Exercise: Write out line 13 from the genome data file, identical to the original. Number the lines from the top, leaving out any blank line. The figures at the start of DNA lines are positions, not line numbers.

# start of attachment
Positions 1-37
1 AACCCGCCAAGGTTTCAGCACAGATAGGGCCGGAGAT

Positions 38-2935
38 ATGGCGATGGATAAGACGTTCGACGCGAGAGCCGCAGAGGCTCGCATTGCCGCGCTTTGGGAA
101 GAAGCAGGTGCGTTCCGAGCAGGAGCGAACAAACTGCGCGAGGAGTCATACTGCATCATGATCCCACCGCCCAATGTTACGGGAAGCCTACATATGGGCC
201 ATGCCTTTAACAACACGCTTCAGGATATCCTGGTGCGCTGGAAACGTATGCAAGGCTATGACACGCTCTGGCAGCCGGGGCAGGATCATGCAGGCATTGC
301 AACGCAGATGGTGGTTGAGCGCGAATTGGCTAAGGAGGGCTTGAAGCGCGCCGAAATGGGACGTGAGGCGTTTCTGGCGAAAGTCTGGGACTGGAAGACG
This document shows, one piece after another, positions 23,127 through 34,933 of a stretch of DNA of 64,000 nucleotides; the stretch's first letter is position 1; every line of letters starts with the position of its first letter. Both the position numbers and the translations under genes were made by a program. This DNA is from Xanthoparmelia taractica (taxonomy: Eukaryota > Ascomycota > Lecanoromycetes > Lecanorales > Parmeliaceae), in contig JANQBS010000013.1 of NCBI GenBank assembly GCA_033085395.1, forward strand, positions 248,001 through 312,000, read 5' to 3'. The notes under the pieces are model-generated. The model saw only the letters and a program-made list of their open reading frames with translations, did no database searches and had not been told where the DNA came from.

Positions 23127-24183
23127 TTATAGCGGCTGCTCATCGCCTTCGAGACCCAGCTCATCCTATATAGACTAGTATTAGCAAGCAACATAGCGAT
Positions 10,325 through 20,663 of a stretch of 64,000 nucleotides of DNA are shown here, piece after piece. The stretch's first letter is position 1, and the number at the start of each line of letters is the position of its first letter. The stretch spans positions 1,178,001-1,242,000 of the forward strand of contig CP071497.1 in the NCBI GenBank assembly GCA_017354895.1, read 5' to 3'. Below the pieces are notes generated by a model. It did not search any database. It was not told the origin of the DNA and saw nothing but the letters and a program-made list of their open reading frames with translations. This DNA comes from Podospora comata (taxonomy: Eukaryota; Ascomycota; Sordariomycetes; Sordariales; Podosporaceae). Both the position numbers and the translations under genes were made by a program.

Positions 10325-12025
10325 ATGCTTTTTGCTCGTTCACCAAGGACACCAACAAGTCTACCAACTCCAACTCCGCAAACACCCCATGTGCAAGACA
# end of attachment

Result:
10325 ATGCTTTTTGCTCGTTCACCAAGGACACCAACAAGTCTACCAACTCCAACTCCGCAAACACCCCATGTGCAAGACA